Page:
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Oman bans open-loop scrubbers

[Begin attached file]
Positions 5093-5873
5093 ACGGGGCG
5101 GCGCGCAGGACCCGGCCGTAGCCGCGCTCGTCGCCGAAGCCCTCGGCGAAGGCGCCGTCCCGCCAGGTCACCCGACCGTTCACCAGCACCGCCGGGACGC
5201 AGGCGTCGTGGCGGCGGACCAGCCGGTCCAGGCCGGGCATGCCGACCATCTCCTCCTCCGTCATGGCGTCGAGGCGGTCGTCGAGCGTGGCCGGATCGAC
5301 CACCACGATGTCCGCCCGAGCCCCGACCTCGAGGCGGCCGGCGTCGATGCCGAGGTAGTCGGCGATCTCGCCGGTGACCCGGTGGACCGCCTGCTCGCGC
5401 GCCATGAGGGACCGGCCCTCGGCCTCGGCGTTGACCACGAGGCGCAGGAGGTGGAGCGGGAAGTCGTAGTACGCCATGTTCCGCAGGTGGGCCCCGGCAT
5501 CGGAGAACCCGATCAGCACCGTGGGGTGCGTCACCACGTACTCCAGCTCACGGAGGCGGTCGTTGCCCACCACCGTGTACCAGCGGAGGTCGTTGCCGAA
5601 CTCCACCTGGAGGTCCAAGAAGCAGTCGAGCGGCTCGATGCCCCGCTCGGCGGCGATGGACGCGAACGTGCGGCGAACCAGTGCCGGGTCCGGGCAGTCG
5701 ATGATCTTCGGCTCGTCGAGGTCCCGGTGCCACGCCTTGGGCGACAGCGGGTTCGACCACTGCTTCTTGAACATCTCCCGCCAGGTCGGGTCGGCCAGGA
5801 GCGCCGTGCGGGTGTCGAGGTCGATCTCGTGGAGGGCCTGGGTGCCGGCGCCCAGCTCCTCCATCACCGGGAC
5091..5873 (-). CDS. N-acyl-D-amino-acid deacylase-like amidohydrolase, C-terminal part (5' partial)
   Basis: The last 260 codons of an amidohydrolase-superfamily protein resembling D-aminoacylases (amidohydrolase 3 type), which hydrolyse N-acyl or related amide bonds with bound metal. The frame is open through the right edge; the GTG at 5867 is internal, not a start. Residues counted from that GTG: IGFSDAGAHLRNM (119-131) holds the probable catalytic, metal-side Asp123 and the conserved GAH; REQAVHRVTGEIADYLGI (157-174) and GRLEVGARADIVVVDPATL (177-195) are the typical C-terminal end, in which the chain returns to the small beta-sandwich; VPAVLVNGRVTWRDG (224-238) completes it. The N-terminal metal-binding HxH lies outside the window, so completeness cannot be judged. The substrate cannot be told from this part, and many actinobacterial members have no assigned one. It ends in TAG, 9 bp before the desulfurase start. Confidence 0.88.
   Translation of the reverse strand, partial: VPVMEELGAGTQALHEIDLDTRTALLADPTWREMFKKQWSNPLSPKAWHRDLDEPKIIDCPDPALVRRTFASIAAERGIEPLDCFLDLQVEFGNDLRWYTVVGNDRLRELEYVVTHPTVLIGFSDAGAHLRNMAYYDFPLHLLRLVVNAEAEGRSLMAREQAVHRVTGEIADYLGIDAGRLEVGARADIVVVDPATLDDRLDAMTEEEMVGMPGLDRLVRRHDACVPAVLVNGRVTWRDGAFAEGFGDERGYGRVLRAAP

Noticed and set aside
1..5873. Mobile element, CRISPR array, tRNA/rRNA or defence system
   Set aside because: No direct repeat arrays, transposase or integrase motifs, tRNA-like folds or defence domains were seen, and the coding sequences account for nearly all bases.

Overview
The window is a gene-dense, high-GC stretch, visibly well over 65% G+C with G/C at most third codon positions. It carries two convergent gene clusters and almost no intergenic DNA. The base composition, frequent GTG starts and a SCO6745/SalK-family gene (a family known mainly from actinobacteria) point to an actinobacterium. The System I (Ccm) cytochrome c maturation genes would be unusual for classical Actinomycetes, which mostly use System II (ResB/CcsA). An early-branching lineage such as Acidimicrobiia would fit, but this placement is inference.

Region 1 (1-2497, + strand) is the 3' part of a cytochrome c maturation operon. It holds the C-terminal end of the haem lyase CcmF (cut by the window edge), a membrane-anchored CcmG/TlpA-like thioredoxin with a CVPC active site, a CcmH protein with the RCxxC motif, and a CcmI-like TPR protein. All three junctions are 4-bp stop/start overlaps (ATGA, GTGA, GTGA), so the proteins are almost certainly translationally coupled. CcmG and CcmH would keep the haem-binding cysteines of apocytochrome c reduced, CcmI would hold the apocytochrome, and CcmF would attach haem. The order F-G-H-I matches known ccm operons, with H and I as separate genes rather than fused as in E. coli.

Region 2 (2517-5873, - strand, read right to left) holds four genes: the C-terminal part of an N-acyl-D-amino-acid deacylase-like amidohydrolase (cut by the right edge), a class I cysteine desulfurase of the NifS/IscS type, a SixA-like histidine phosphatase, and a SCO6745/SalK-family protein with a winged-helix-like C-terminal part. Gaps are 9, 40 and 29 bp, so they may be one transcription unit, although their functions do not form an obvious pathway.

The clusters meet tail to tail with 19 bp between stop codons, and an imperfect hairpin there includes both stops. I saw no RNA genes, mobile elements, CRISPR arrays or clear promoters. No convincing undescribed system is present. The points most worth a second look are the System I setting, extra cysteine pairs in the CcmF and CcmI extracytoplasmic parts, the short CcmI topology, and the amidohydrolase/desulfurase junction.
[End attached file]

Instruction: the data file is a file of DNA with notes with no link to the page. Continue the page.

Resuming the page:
Oman has become the latest country to ban open-loop scrubbers in its territorial waters, joining a list of nations including China, Malaysia and Singapore, some of whom have chosen to ban open-loop scrubbers as a result of their potential impact on the marine environment. oman open-loop scrubbers Scrubbers are used to remove harmful pollutants from the exhaust of shipping vessels, produced as emissions from their engines. Their use has been gaining traction as a result of the change in regulations from the International Maritime Organisation (IMO). New IMO regulations that came into effect in 2020 have mandated that the sulphur content in fuel is cut to 0.5% m/m (mass by mass), from 3.5% m/m previously. In order to comply with this change in regulations, some shipping companies have implemented scrubbers to reduce the sulphur content of emissions.   There are different types of scrubbers, namely: open-loop scrubbers, closed-loop scrubbers and hybrid scrubbers. Open-loop scrubbers make use of seawater in order to lower the amount of pollutants in exhaust and dump the seawater containing the pollutants back into the sea. Alternatively, closed-loop scrubbers store the pollutants until they can be disposed of appropriately when the ship arrives at port. Hybrid scrubbers, on the other hand, are able to operate in both open and closed-loop mode.   According to the Gulf Agency Company (GAC), the Ministry of Transport of Oman announced that only closed-loop scrubbers will be permitted to be used in the country, with hybrid scrubbers capable of both functions having to use its closed-loop function. In addition, GAC also reported that washwater from scrubbers cannot be disposed of in Oman’s territorial waters unless in approved private facilities, and ships must document the dumping of any washwater from scrubbers. Ships not complying with these rules will be subjected to punishment from local authorities. It is reported that there is no fixed fine for any violation of the ban, and each punishment will be considered on a case-by-case basis.   Source: Seatrade Maritime

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